me autumn a single candle
And because Jereme will tell it you straight, a true oracle, I’ve decided to start up this new feature, “Ask the Oracle,” where, periodically, I’m going to put crucial questions to our modern-day Ikkyū.
and so, here then, now, is the first installment of “Ask the Oracle”:
Rauan: I’ve seen you poke fun at (or be scornful of, i guess) “Alt Lit” and, specifically, i think, Steve Roggenbuck. But are you really against these positive, energetic DIY youngsters? (& plz elaborate)
Jereme: Alt Lit has nothing to do with online writing, really. It’s a clique. Some have tried desperately to associate writing with the term, like people who feel their worthwhileness is minor and desire to be part of a movement–something remarkable!–or publishers looking to categorize their books for sale. But, don’t be fooled, alt lit is to writing like a cafeteria is to school education.
Internet literature isn’t new. There are plenty of people who’ve been around before the term was coined, and still are around, writing: Blake Butler, Sam Pink, Tao Lin, Daniel Bailey, Mike Young, Jimmy Chen, Brandon Scott Gorrell, etc.
True positivity is anchored and unafraid of negativity, it actually welcomes it. While asserting yourself as a Haitian mongoose, regardless of emphaticism, doesn’t negate being a human being who hates himself/herself.
Unsure where the idea of ‘positivity’ comes from though. I don’t see it. Feel like most people online make great efforts creating a fictitious identity, one which counters their insecurities, and the only way to actually believe the fantasy is to be chill/stay positive/chant affirmations. Because of this, the dissenting voice seems to be enemy number one to alt lit. They react ferociously READ MORE >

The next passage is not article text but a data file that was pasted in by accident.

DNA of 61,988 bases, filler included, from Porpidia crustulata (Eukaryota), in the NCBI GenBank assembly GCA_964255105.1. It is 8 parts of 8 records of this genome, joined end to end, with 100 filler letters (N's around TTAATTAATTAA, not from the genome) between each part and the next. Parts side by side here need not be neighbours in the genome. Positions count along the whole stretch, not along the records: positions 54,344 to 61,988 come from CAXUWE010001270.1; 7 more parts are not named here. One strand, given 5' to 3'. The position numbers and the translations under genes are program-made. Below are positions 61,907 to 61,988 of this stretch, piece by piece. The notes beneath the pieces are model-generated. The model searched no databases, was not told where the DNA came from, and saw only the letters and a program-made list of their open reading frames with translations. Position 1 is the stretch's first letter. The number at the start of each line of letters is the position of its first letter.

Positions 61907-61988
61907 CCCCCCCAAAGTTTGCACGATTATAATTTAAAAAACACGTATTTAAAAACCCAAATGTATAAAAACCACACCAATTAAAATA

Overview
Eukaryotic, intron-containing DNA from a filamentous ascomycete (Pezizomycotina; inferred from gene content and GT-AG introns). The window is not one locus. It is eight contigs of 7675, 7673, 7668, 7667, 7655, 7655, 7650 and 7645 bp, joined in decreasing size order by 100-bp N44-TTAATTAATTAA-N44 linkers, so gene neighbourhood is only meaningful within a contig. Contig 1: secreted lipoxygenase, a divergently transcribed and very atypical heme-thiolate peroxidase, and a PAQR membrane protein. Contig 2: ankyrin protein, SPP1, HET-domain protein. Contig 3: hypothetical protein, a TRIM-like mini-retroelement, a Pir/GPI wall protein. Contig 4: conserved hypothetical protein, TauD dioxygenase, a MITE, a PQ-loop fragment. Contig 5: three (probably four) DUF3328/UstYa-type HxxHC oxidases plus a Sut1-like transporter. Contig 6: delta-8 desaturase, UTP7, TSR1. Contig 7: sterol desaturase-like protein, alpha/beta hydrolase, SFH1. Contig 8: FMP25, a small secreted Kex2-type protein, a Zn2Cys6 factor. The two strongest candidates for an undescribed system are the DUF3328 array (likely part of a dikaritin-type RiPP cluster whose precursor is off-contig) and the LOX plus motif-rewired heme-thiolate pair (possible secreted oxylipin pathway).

December 3rd, 2013 / 8:45 pm
if u dont love the moon your an ass hole
by Steve Roggenbuck
$10.00 buy from LIVE MY LIEF
1. Burgeoning (burgeoned?) internet poet Steve Roggenbuck’s second book; promised to be meatier and denser than his first book, CRUNK JUICE.
2. CRUNK JUICE functioned well as a collection of Roggenbuck’s disparate subjects and styles–the startlingly direct and innocent love poems, the textual manipulation of “lowbrow” pop culture, the pseudo-immaturity blended with faux-irony–but each poetic mode was largely kept separate from the other via separate sections and poems, often punctuated by pages of isolated one-liners.
3. if u dont love the moon your an ass hole, on the other hand, stitches these voices together right down at the line level.
4. The most common type of poem in IUDLTMYAAH is a justified block of title-less text that reads like a transcription of one of Roggenbuck’s videos: line after line of relentless juxtapositions, jumping from something clever to something life-affirming to something brazenly obnoxious.
5. Example: “in spain they love football so much they even call soccer football. im becoming aware of the fact that boredom and laziness are social norms, that ive felt pressured to supress my excitement and set lazier goals. I TRAINED MY SON TO EAT OUT OF MY HAND SINCE HE WAS A TODDLER. IT’S RLY STARTING TO FUCK WITH HIM NOW HE’S 15.” And so on.